Its collaboration and relationships with some of China’s biggest companies, such as Cosco Shipping, should mean that CCS will not only enable them in their technological transitions, but it will grow along with them.
06 / Matthieu De Tugny, Bureau Veritas
As the demands on the shipping industry, from cyber-security to environmental performance, pile on, French classification society Bureau Veritas has kept busy trying to help its customers and the market navigate them.
BV marine and offshore president Matthieu De Tugny has been vocal throughout 2020, addressing issues ranging from the potential impacts of the coronavirus pandemic on class and the decarbonisation challenge facing the industry.
The classification society, which is a founding partner of France’s Coalition for Maritime Environmental and Energy Transition, has helped track up-and-coming decarbonisation projects in need of investments.
BV’s classed fleet is spread across vessel segments, but bulkers, tankers and unitised ships account for around 75% of its total.
07 / Hyung-chul Lee, Korean Register
2020 marked a new era for the Korean Register. The classification society celebrated its 60th anniversary and saw a change in leadership.
Hyung-chul Lee took over as president and chief executive for a three-year term, more than 30 years after joining the company and has pledged to speed up KR’s transition to a digital classification society.
Some things, however, do not change: bulkers still account for more than 40% of the KR-classed fleet.
In a landmark move in 2020, KR offered Hyundai Heavy Industries Group approval in principle for the design of a 20,000 cu m liquefied hydrogen tanker, the first of its kind.
With South Korea’s new commitment to be carbon neutral by 2050, KR’s involvement in such efforts should also increase.
08 / Paolo Moretti & Giosuè Vezzuto, RINA
The Italian classification society leads in the passenger shipping segment — but bulkers are RINA’s biggest sector.
In 2020, RINA reshuffled its leadership, with Paolo Moretti — who until then was the commercial director of RINA’s marine sector — named as RINA Services’ chief executive.
At the same time, Giosuè Vezzuto was appointed to oversee RINA’s shipping business.
RINA also suffered a cyber-attack in 2020 but was able to repel it, serving as another reminder of the perils facing the industry and the importance of preparation.
It also completed the first statutory and intermediate survey of a ship using livestreaming remote technology.
09 / Konstantin Palnikov, Russian Maritime Register of Shipping
The Russian classification society continues its expansion with services across the shipping fleet. Its largest individual segments are the tanker, general cargo and gas tanker fleets.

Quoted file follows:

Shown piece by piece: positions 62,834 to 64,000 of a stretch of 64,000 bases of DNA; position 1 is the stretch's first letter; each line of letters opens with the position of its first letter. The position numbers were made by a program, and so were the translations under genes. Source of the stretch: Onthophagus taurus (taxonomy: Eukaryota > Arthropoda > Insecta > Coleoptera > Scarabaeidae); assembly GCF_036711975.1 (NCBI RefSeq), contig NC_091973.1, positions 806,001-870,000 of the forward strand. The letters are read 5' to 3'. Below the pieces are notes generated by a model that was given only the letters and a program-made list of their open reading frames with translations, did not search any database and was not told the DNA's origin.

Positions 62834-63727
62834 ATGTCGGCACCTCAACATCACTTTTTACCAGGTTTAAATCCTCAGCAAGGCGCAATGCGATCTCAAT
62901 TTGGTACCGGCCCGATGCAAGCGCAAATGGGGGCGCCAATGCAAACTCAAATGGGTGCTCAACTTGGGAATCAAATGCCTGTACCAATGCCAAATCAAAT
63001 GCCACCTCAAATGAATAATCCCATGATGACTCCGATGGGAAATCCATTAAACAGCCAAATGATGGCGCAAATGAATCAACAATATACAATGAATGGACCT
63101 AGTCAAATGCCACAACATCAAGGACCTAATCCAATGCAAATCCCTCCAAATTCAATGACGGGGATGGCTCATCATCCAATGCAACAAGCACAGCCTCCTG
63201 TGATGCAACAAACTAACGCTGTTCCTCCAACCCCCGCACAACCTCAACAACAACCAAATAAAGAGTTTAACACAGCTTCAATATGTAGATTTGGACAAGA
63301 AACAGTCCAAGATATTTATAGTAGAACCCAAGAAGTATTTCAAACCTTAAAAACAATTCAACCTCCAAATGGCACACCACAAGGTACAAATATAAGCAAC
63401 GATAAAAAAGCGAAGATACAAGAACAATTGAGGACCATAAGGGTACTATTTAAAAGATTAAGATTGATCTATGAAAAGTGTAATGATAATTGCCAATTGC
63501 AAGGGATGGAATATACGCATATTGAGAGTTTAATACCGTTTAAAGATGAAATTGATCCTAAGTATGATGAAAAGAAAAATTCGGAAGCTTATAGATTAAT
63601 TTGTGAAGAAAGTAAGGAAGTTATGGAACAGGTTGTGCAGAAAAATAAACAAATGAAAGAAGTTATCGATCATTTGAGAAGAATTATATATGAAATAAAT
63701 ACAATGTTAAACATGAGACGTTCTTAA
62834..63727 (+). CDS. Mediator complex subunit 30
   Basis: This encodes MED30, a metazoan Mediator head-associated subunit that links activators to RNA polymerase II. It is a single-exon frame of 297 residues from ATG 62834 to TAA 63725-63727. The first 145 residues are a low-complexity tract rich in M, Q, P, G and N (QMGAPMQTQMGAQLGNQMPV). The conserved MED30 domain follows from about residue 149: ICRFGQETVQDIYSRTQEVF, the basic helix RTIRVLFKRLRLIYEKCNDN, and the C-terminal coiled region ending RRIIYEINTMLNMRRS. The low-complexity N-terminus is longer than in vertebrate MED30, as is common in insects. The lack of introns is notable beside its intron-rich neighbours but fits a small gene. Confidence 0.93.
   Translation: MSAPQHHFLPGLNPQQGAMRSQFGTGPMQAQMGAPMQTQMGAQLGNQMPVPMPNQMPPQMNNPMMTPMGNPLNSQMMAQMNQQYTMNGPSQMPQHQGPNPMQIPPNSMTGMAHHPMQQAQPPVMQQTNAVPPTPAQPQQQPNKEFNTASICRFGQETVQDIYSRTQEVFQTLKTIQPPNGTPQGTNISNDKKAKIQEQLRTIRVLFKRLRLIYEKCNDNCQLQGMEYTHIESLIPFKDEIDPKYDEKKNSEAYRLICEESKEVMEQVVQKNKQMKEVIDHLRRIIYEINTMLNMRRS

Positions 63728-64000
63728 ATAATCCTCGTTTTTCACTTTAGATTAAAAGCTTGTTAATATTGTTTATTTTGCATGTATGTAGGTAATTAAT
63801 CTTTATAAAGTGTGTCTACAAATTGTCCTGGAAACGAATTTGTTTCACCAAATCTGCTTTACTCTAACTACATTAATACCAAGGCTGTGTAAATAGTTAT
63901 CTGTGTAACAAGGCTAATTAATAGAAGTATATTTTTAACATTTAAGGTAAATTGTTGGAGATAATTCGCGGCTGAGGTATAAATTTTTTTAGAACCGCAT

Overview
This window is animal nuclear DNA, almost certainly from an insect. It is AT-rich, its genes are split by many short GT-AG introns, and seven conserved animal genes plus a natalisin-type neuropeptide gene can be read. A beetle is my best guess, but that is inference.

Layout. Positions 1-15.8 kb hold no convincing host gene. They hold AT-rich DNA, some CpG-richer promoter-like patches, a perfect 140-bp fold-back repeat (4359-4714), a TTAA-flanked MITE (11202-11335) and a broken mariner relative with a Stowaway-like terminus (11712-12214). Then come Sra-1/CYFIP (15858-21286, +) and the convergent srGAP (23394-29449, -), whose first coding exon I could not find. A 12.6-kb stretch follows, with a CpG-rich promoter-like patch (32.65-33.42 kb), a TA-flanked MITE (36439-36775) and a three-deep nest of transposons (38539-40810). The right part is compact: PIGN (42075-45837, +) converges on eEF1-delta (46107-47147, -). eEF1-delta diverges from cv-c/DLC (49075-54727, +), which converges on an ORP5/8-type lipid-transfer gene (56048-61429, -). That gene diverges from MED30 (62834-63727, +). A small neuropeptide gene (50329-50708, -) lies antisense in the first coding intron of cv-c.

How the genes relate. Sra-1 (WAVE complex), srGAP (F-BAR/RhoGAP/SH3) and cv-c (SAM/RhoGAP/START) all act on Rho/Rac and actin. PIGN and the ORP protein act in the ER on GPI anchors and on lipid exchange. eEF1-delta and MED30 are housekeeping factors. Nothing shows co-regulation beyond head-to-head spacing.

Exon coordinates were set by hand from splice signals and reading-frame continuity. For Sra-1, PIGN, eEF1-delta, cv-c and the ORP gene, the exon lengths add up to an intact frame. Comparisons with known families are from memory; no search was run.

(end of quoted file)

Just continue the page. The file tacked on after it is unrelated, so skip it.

Its tonnage should grow further in the coming years as RS is a core partner in the construction of Arctic Shipping vessels — especially those tied to Russian energy projects and liquefied natural gas exports that will be rolled out.
RS has also been preparing for the IMO’s 2021 guidelines on cyber risk management for ships and it also produced guidelines in 2020 on the classification of maritime autonomous surface ships.
RS director general Konstantin Palnikov is also set to become the next IACS chairman in July 2021.
10 / Arun Sharma, Indian Register of Shipping
Some 45 years after its inception, India’s classification society is a core member of the country’s shipping cluster.
IR’s biggest segment is tankers — but bulkers also make up for an important part of its fleet.
IR also had an elevated platform on the world stage during pivotal moments of 2020. IR executive chairman Arun Sharma stepped down as IACS chairman in the middle of 2020 after a year in the position, in line with the fixed rotation.
During his IACS reign, Mr Sharma oversaw the transition to the 0.5% sulphur cap and the initial response to the coronavirus pandemic that saw classification societies agree to share surveyors to overcome the physical restrictions.
The Top 10 classification societies ranking is based on gross tonnage of all types of vessels above 500 gt, of members of the International Association of Classification Societies
Lloyd’s List’s Top 10 for the various shipping sectors will be published daily in the lead-up to One Hundred People 2020 — our annual ranking of the industry’s most influential players, which will be revealed on Friday December 11